In the words of U.S. Marine Corps Maj. Gen. Smedley Butler, two-time recipient of the Medal of Honor, in his speech to a Boston Veterans of Foreign Wars Convention in August 1939, “There are only two things for which Americans should be permitted to fight, defense of home and the Bill of Rights.”
The Bill of Rights, the first 10 amendments to the Constitution, is a document cited as often as forgotten. I have attempted to use the Founding Father’s words to address the First, Second and Fourth amendments in terms of their current controversy.
Former President George Washington, said in a 1783 meeting of officers in Newburgh, N.Y., that the First Amendment, our right to free speech and a religion of our choosing, is imperative because, “If the freedom of speech is taken away, then dumb and silent we may be led, like sheep to the slaughter.”
The distinction of church and state originates from the letters of former President Thomas Jefferson. But Washington also addressed it in his “Farewell Address.”
“Let us with caution indulge the supposition that morality can be maintained without religion. Reason and experience both forbid us to expect that national morality can prevail in exclusion of religious principle,” Washington said.
The Second Amendment, our right to bear arms, as described by former President Thomas Jefferson in an 1824 letter to English naval Maj. John Cartwright, as “(Americans’) right and duty to be at all times armed.”
Washington also addressed gun manufacturing.
“(Americans’) safety and interest require that they should promote such manufactories as tend to render them independent,” Washington said in his 1790 “First Annual Message to Congress.”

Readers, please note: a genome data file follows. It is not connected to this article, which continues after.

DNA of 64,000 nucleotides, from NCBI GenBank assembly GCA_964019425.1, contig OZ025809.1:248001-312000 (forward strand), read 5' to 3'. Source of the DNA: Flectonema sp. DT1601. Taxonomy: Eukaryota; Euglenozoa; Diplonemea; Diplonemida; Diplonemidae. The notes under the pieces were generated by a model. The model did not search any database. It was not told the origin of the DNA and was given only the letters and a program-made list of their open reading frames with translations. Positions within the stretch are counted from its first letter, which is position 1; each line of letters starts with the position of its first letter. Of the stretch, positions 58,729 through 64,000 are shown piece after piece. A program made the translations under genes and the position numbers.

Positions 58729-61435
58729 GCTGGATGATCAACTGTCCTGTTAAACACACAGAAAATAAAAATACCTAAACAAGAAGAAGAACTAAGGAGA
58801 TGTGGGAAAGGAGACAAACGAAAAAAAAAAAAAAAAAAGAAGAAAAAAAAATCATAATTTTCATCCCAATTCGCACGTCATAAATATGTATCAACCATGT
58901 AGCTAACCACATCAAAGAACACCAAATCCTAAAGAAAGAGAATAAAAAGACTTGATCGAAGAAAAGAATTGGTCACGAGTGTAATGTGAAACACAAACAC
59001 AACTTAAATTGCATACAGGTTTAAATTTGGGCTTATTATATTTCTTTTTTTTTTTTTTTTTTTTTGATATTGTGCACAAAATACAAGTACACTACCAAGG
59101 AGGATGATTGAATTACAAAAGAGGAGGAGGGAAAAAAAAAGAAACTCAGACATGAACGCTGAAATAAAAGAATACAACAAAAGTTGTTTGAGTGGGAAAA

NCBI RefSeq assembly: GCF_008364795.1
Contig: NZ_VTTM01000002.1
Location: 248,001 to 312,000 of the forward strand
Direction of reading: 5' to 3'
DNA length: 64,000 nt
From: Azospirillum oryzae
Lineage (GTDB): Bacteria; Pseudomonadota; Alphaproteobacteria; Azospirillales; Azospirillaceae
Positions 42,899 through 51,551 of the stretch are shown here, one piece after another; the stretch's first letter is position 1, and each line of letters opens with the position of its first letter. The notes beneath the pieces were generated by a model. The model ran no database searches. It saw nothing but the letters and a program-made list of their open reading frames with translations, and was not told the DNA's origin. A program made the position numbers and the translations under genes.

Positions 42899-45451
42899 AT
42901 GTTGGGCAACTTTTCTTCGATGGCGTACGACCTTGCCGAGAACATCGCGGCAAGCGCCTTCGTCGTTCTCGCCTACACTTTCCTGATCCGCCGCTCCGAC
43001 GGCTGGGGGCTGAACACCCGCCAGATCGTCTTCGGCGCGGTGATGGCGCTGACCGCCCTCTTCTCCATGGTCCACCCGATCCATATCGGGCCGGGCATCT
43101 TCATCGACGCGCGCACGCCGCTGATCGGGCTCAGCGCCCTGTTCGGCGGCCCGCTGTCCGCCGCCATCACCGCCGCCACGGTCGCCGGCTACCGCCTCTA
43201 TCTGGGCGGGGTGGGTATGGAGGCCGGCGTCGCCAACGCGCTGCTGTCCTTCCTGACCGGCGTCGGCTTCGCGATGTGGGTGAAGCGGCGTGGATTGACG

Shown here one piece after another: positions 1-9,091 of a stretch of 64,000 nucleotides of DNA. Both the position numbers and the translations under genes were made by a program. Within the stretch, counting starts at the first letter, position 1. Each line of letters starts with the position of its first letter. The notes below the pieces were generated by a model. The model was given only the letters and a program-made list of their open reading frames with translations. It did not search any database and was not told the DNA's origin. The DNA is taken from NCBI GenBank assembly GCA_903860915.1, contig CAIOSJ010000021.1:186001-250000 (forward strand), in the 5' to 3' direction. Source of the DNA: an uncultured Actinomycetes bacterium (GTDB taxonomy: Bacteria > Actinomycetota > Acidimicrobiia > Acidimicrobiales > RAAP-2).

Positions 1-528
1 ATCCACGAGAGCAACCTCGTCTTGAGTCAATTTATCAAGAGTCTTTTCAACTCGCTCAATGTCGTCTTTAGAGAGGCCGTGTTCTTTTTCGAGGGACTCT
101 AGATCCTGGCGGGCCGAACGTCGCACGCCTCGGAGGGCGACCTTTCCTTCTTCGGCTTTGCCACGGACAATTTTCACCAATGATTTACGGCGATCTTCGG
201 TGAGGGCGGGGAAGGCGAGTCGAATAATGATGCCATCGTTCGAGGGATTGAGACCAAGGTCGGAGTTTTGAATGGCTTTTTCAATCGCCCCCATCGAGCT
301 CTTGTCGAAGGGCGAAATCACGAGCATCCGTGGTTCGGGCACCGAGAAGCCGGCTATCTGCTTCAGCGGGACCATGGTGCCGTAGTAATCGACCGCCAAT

Madison explained in “The Federalist Papers No. 46” that the right to be armed is an advantage Americans have over almost every other nation where the “governments are afraid to trust the people with arms.”
The Fourth Amendment is the right against unreasonable searches and seizures. Former President John Adams said citizens are obliged to this right while addressing taxation in his 1779 draft of the Massachusetts Constitution,
“(The citizen), is obliged, consequently, to contribute his share to the expense of this protection … But no part of the property of an individual can with justice, be taken from him, or applied to public uses, without his own consent,” Adams said.
We keep the words of our forefathers because they guide us through times we could not have foreseen and remind us of who we are and why we do the things we do. These were their words, and as you listen to the final weeks of the campaign, keep the words of the men who gave us this nation with you.
Remember foremost Madison’s remark within an 1822 letter to W. T. Barry, “A people who mean to be their own governors must arm themselves with the power which knowledge gives.”